The Charities Bill has now worked its way through parliament and, having been given Royal Assent on 24 February 2022, is now law as the Charities Act 2022.
It is essentially a technical piece of legislation which makes changes designed to smooth and simplify the processes which charities have to follow in certain areas of their operation.
What are the key changes?
Rules on property disposals
Rules on property disposals have been relaxed. Instead of having to obtain a report from a RCS qualified surveyor on a disposal, the Act broadens the group that can provide the report to include fellows from either the National Association of Estate Agents or the Central Association of Agricultural Valuers.
The extent of the report can also now be more proportionate to the property being sold. These changes will be welcomed by schools which from time to time sell residential properties.
Amending governing documents
The rules which apply when charities wish to amend their governing document have been harmonised for all types of charity. Regulated alterations (being changes to objects, trustee benefit provisions and dissolution provisions) will still require Charity Commission consent.
Governing permanent endowment
The regime governing permanent endowment has seen a number of changes, including the ability to borrow up to 25% of permanently endowment funds without the consent of the Charity Commission and the ability to make social investments (which can result in a negative or uncertain return).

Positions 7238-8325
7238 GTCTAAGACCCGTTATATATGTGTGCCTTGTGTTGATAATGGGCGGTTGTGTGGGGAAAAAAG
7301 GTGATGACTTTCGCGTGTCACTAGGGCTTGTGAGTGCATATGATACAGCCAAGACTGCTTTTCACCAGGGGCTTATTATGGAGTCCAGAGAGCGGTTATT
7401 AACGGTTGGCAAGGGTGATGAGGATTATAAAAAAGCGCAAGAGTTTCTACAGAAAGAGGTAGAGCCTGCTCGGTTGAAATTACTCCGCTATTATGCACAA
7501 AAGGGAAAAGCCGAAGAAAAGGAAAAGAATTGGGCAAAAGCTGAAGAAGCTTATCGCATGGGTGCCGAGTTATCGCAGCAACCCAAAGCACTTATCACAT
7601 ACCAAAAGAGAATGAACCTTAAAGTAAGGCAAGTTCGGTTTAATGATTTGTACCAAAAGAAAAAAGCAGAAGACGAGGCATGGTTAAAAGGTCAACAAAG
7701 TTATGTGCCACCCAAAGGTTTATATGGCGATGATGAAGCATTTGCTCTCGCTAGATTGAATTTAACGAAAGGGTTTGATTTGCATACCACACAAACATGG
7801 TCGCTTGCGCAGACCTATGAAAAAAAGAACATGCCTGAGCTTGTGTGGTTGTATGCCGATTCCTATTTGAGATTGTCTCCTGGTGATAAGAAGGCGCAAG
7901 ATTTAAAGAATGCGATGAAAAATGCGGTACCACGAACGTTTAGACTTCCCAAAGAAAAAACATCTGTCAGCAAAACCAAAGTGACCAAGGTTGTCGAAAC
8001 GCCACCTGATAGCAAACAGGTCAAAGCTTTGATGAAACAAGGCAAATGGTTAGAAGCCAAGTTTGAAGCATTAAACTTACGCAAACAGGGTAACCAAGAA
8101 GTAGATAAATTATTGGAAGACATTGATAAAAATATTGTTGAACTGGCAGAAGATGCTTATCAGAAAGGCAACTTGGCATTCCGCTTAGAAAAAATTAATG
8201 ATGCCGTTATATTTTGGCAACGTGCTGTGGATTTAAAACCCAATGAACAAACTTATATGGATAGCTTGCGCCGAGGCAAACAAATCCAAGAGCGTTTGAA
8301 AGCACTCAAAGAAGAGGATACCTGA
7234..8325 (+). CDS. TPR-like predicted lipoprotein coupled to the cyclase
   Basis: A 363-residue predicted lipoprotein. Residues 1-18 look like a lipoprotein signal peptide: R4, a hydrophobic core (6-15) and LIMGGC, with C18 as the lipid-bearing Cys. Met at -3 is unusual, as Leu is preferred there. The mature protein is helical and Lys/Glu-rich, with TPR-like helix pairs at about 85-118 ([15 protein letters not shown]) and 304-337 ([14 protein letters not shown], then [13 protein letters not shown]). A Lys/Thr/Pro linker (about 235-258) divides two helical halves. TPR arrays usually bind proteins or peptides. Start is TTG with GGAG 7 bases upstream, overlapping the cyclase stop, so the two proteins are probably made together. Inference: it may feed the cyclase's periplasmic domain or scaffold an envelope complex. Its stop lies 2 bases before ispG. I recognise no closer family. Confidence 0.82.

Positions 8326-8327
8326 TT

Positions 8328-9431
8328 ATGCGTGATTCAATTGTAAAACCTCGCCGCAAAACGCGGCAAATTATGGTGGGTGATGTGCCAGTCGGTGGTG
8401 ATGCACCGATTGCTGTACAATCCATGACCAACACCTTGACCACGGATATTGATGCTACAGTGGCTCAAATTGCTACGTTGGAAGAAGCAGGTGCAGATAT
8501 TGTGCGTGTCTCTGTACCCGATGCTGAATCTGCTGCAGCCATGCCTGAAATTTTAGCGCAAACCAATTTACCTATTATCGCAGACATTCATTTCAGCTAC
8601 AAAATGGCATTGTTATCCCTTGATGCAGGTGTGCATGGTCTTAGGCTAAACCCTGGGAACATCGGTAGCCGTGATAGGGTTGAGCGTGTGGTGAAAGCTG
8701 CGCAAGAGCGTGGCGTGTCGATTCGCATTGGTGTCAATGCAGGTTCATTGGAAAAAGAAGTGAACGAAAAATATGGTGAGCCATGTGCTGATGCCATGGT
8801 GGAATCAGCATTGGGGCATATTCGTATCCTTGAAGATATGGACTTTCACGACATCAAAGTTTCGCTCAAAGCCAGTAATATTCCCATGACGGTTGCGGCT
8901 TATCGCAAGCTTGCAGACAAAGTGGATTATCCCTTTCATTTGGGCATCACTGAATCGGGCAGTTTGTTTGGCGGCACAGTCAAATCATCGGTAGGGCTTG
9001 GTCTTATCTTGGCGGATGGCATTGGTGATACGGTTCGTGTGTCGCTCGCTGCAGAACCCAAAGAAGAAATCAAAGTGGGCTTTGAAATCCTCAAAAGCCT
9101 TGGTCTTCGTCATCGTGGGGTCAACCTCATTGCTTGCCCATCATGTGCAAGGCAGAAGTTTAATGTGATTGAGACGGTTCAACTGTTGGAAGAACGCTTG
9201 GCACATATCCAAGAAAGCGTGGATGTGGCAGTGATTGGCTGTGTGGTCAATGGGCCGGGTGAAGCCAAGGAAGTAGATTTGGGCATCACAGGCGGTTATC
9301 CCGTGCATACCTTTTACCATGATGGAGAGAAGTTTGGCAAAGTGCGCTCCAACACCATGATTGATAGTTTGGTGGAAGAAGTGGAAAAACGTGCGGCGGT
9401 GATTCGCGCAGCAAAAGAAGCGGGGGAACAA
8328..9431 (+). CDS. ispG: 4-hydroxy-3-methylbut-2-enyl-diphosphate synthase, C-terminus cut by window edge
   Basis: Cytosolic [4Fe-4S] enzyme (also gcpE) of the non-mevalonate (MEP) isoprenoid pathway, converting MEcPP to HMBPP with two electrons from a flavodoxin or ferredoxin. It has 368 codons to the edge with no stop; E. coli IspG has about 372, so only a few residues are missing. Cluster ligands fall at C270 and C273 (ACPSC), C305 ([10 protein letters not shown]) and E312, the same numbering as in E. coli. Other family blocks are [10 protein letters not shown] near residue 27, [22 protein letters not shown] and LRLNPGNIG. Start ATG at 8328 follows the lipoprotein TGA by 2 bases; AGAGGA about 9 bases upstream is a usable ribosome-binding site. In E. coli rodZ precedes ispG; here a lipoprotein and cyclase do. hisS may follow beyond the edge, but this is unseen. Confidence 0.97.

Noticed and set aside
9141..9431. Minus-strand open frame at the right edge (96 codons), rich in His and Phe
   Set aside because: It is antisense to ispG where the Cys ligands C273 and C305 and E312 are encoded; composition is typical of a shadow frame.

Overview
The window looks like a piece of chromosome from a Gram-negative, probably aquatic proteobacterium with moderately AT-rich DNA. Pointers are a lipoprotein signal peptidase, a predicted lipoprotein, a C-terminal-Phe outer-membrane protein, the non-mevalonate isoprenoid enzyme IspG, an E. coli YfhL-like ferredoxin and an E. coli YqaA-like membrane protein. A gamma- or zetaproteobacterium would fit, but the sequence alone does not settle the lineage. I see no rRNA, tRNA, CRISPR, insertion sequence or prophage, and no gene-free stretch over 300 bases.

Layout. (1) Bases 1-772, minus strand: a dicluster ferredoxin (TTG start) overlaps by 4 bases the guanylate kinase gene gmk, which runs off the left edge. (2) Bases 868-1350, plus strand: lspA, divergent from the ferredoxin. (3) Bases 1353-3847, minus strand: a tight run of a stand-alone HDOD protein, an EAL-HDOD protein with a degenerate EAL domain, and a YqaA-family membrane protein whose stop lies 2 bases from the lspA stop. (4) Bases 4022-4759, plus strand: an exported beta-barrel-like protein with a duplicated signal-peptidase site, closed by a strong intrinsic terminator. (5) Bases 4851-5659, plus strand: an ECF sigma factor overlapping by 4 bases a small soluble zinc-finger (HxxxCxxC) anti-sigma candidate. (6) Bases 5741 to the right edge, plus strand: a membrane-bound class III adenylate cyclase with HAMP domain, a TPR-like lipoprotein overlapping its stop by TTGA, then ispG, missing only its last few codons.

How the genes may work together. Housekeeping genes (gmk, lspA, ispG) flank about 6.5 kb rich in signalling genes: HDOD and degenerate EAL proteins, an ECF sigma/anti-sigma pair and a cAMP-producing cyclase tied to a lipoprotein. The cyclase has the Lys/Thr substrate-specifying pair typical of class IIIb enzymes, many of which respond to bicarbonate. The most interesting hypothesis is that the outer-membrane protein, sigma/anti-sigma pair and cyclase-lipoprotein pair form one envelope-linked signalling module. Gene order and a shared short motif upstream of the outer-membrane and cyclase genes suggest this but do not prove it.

Ex gratia payments update
Charities will now be able to make small ex gratia payments (being payments which do not themselves further the charity’s objects) without the need for Commission consent and decisions can be delegated to staff.
Trustees can now benefit from provisions allowing them to be paid for the supply of goods supplied to the school (not just those provided with a service).
When will these changes occur?
Although the Act as a whole is now in force, the implementation of these provisions will take place gradually between now and Autumn 2023, as the Charity Commission updates its guidance and the necessary secondary legislation is enacted.
Therefore, although we now know what the changes will be, governors and senior leadership teams will need to stay alert as to when the timetable for implementation is published and the changes actually take effect.
How Moore Barlow can help
If you require guidance on what these changes mean to you and your school, please contact our independent schools team today.